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The Un-Chic "Athleisure Creep"



Like many, I am embarrassingly attempting to reinvigorate my athletic career at the start of this new year. (Yes, four months in is still ‘The New Year’ for some of us.) Naturally, before trying my hand at any actual exercise, I went through my wardrobe and found all my workout clothes to be – safe. Plain, black and tight fitted – with as little detail as possible (as the details available for workout clothing are usually horrendous).


Admittedly these clothes are the same baker’s dozen I have been wearing since middle school.. Still, when looking for a refresh online, I found that little has changed in the last 5 years. You have two choices when it comes to workout wear: ugly neutral, or ugly neon. 


There are a few more shapes, a few more colours, and crucially of course — more size diversity — but still I find there is something missing. The return of the yoga pants has been  welcomed by me, a lover of flares, but it also follows, what I’ve come to consider, one of the greatest fashion tragedies of the 21st century; athleisure creep. The continuous ascension of exercise clothing, materials, silhouettes, brands and garments into everyday “non-exercise” fashion. 


This permeation of ath- and leisure has spawned in most corners of the fashion world. There are brands like Sporty and Rich, early signs of the ‘Quiet Luxury’ pollution, making 80s and 90s inspired, Princess Diana, Olympics, Tennis Court, athleisure wear. But these brands don’t make actual exercise clothing.


In an article for British Vogue, from this January; “11 Activewear Brands to Kickstart Your New Year’s Fitness Plan”, Arden Andrews and Joy Montgomery offer an assortment of minimalist stretchy workout pieces in black, cream and other neutral colours. Alo Yoga, Lululemon and Tala to name a few. Not bad, but it is much the same problem detailed in Savannah Bradley’s  essay, “Gauzy Problems”, critiquing modern underwear brands; “It’s the kind of satiny, bright, inoffensive brand identity that’s become increasingly prevalent even outside of underwear.”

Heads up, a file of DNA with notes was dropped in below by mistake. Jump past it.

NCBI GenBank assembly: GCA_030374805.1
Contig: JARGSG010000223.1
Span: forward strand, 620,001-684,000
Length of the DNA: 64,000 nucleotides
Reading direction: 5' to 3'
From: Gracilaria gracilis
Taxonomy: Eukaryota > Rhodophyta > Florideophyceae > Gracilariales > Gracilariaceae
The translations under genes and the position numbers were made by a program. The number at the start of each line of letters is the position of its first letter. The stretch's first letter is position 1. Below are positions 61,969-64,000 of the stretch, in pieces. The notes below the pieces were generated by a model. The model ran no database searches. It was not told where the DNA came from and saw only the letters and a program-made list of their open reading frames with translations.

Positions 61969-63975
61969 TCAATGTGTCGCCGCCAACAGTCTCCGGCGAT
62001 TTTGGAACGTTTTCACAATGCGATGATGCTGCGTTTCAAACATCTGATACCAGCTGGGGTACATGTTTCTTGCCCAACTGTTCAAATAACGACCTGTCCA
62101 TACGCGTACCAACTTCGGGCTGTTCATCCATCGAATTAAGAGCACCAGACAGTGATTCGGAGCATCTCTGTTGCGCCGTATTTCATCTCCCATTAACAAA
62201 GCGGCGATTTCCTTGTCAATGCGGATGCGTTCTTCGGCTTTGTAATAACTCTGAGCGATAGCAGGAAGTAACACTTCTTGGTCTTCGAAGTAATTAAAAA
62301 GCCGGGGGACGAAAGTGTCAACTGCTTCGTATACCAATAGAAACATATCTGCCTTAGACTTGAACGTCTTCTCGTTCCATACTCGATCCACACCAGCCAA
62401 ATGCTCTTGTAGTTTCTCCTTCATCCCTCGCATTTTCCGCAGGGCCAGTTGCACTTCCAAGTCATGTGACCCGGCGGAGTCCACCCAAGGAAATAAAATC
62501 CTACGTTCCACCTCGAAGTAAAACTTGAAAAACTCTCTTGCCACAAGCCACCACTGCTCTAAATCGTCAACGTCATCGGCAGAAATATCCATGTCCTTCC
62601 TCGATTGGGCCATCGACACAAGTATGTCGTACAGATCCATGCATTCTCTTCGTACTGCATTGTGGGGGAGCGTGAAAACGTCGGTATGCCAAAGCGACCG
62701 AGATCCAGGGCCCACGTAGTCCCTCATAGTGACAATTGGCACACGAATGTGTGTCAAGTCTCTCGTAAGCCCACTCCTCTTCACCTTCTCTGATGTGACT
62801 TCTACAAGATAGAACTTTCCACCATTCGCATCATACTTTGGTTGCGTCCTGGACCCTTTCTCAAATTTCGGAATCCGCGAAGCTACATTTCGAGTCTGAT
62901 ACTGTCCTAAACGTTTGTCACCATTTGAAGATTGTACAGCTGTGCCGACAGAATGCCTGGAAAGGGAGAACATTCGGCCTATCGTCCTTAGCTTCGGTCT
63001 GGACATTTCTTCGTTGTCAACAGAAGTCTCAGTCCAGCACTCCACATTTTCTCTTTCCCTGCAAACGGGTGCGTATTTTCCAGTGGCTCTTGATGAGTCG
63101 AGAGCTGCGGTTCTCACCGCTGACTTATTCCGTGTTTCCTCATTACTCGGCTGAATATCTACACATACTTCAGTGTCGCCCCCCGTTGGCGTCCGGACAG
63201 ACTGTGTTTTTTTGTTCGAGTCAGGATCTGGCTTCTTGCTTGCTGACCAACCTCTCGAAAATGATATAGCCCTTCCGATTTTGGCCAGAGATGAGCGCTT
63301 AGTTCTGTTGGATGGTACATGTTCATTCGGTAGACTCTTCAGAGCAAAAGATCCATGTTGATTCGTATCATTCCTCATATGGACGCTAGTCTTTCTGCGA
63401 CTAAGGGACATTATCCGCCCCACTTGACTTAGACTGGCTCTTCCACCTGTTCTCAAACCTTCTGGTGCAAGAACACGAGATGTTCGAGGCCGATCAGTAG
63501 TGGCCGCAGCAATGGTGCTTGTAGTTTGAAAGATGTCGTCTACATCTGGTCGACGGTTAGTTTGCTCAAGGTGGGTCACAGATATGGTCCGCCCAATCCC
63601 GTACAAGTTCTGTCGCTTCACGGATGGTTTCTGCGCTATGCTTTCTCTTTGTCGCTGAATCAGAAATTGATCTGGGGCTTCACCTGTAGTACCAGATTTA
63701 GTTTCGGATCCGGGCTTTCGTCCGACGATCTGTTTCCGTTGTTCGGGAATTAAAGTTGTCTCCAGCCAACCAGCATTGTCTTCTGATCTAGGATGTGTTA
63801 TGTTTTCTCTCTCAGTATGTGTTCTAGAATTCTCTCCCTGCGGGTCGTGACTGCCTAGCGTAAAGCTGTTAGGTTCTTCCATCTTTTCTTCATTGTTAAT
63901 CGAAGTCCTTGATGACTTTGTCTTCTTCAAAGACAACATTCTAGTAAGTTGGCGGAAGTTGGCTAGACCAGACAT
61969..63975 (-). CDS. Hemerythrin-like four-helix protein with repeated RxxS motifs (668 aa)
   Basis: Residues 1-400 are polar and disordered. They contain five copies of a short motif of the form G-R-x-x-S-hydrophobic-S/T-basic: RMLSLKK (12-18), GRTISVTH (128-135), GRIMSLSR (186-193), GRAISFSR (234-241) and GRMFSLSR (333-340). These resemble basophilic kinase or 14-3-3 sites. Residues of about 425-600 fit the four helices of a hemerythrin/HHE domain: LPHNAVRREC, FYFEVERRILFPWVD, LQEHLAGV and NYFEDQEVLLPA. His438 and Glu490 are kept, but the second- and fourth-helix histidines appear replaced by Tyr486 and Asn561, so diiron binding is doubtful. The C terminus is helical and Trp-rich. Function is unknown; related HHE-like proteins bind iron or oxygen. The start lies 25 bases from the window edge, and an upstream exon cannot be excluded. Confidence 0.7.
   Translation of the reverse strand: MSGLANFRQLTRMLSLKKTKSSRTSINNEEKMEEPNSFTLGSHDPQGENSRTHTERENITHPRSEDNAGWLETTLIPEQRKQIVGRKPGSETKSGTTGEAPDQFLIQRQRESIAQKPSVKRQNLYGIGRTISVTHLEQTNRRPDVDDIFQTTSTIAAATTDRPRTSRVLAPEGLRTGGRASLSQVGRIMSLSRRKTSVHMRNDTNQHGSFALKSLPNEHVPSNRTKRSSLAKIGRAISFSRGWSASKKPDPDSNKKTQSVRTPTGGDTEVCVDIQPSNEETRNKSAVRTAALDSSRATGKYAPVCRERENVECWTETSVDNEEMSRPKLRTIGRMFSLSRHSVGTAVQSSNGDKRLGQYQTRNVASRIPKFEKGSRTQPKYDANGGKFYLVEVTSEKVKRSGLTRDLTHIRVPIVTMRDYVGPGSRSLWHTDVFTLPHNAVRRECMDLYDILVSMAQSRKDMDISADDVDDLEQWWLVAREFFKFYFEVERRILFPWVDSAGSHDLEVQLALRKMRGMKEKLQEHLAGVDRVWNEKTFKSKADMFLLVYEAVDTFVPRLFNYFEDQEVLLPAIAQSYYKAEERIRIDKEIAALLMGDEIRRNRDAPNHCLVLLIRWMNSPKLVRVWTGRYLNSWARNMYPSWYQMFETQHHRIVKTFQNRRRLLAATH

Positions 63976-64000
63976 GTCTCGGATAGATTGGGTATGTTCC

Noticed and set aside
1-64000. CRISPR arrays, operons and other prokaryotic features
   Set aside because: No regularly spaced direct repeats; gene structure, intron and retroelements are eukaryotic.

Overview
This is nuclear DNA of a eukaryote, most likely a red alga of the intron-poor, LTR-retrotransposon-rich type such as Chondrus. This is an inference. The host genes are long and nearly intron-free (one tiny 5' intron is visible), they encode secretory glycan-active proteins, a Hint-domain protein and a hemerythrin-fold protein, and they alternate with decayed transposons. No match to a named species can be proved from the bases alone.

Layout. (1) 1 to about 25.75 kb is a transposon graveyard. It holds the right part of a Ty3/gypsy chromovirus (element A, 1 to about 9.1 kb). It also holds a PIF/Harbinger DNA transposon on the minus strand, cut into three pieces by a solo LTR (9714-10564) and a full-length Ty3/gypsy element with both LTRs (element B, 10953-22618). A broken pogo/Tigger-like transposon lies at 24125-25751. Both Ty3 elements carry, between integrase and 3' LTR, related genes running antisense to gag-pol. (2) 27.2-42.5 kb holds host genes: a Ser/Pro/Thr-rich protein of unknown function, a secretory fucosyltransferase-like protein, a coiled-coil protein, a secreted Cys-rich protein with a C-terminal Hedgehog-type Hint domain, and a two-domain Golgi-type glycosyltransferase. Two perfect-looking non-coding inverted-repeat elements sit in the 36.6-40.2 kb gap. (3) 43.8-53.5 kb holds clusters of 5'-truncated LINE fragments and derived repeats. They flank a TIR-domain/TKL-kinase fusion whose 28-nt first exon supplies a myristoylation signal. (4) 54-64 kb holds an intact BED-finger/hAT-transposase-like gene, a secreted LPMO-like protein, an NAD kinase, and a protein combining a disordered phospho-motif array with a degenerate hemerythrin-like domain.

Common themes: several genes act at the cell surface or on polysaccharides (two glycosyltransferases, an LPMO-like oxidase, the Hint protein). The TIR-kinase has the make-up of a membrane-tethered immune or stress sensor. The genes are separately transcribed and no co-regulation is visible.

The immediate argument may be that it doesn’t matter what work-out clothing looks like; that it’s not its purpose. But we know that’s simply not true. All advertising for modern workout clothes emphasises looks. I, myself, keep getting ads for Fabletic leggings, that emphasise their “tummy-flattening”, “thigh-smoothing” and “bum-boosting” abilities. This argument will likely also implicate social media, “Why do we have to look good while working out? For social media?” But then why is work-out clothing of the past so much more interesting to look at?


Can’t exercise clothing be both flattering, inclusive and fun? Why do we all have to strip away our personalities when we don our gym apparel? It is, believe it or not, possible. Serena Williams is famous for sporting looks teeming with personality. A studded black Nike set. A buttery pink blazer (!) over a pink minidress. But notably the new “Serena Williams Collection'', fronted by Nike, is nowhere near aesthetically on par with the athlete’s actual wardrobe. Most of the collection is not even workout clothes, but, yes – the dreaded athleisure plague – fleece pullovers and a – trench coat?